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Sedentary Time in U.S. Older Adults Associated With Disability in Activities of Daily Living Independent of Physical Activity



Section: Original Research

Authors: Dorothy Dunlop1, Jing Song1, Emily Arnston2, Pamela Semanik3, Jungwha Lee4, Rowland Chang4, and Jennifer M. Hootman5

Affiliations: 1Center for Healthcare Studies, Northwestern University, Chicago, IL. 2Department of Health Policy and Management, Harvard University, Boston, MA. 3Department of Physical Medicine and Rehabilitation, Northwestern University Feinberg School of Medicine, Chicago, IL. 4Department of Preventive Medicine, Northwestern University Feinberg School of Medicine, Chicago, IL. 5Arthritis Department Centers for Disease Control and Prevention, Atlanta, GA.

Acceptance Date: November 12, 2013

DOI: http://dx.doi.org/10.1123/jpah.2013-0311

ABSTRACT
Background:
The harmful relationship of sedentary behavior to health may reflect an exchange of sedentary activity for moderate-vigorous activity or sedentary behavior may be a separate risk factor.   We examined whether time spent in sedentary behavior is related to disability in activities of daily living (ADL), independent of time spent in moderate-vigorous activity in older adults. Methods:  The nationally representative 2003-2005 National Health and Nutrition Examinations Surveys (NHANES) included 2286 adults aged 60 years and older with accelerometer-assessed physical activity. The association between ADL task disability and the daily percentage of sedentary time was evaluated by multiple logistic regression. Results:  This sample spent almost 9 hours/day being sedentary during waking hours and 3.6% reported ADL disability. The odds of ADL disability were 46% greater (odds ratio 1.46, 95% confidence interval: 1.07, 1.98) for each daily hour spent in sedentary behavior, adjusted for moderate-vigorous activity, socioeconomic, and health factors. Conclusion: These U.S. national data show a strong relationship between greater time spent in sedentary behavior and the presence of ADL disability, independent of time spent in moderate or vigorous activity. These findings support programs encouraging older adults to decrease sedentary behavior regardless of their engagement in moderate or vigorous activity.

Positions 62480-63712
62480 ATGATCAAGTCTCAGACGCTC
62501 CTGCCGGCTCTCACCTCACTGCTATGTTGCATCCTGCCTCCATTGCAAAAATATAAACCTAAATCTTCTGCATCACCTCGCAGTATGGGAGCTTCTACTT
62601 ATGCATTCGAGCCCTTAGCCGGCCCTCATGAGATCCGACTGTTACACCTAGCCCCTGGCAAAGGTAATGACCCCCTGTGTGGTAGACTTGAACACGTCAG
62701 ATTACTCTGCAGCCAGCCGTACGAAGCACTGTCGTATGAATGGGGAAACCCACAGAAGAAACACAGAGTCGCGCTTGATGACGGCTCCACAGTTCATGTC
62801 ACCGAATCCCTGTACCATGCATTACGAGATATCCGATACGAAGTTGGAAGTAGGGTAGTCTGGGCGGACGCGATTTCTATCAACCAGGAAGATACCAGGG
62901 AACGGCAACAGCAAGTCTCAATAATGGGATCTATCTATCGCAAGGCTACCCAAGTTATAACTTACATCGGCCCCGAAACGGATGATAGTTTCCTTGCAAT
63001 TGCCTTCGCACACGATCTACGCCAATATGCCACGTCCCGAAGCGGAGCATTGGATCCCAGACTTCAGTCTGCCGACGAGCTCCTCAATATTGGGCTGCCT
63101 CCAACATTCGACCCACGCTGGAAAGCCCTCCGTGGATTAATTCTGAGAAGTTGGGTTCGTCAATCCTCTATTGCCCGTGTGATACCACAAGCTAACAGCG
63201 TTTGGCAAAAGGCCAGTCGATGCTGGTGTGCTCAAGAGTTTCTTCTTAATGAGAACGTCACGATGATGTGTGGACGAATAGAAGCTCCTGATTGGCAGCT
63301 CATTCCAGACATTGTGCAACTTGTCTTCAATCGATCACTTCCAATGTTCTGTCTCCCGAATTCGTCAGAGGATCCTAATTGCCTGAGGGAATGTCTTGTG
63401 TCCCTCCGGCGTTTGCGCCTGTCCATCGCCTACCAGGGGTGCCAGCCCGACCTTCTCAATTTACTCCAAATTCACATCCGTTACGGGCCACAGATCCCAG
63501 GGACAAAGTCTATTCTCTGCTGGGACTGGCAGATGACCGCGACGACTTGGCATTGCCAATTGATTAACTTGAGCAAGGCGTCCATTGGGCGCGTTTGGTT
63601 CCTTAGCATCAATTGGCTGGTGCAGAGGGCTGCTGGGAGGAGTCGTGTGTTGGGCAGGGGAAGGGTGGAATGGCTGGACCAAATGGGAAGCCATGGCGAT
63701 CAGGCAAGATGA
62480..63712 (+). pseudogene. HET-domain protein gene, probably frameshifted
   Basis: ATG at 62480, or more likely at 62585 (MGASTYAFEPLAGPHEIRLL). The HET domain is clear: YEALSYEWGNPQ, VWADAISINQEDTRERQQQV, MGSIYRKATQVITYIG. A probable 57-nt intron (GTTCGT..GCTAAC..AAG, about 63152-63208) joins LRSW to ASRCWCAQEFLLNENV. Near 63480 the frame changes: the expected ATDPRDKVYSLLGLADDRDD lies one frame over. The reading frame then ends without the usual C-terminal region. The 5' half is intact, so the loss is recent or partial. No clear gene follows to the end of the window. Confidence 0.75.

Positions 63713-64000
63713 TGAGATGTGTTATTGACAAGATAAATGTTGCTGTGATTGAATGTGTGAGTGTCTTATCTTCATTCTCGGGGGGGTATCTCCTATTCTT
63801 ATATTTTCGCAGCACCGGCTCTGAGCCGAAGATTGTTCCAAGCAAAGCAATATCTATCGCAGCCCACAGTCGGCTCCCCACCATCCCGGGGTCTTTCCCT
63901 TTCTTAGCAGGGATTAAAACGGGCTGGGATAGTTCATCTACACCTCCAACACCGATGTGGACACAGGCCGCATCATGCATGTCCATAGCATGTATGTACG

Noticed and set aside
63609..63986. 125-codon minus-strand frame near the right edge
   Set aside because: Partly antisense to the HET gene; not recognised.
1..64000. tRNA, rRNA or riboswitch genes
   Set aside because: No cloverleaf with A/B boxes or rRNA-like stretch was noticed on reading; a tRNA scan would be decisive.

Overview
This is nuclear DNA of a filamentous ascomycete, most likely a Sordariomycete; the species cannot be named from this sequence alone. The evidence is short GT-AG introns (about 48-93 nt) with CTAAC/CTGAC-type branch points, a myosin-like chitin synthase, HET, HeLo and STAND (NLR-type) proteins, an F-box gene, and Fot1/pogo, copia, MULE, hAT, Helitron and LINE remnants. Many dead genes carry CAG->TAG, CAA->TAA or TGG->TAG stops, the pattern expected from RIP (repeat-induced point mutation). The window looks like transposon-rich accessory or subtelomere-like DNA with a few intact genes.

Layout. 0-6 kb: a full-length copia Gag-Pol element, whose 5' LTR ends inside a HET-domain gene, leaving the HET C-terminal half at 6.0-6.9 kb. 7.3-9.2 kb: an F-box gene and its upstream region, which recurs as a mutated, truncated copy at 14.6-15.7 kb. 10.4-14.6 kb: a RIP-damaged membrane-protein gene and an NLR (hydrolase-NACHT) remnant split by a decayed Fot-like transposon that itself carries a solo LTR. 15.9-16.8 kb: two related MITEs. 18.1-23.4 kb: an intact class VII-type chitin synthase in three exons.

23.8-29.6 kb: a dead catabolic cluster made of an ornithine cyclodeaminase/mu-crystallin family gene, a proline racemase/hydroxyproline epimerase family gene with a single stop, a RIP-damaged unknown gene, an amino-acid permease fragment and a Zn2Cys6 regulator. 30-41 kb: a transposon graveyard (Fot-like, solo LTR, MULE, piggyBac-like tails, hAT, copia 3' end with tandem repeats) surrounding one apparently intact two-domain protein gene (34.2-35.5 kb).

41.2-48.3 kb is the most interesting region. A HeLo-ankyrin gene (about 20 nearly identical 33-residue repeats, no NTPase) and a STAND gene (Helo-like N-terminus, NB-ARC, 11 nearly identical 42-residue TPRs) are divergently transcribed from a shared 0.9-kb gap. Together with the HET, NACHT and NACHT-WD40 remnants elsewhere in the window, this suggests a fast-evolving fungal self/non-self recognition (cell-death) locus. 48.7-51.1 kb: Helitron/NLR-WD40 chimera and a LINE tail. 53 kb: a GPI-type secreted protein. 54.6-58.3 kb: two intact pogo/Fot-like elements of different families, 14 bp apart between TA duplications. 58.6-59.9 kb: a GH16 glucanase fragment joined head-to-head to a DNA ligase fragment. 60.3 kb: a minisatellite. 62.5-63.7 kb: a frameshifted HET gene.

Key words: accelerometer, aging, sedentary behavior, activities of daily living


Authors: Dorothy Dunlop



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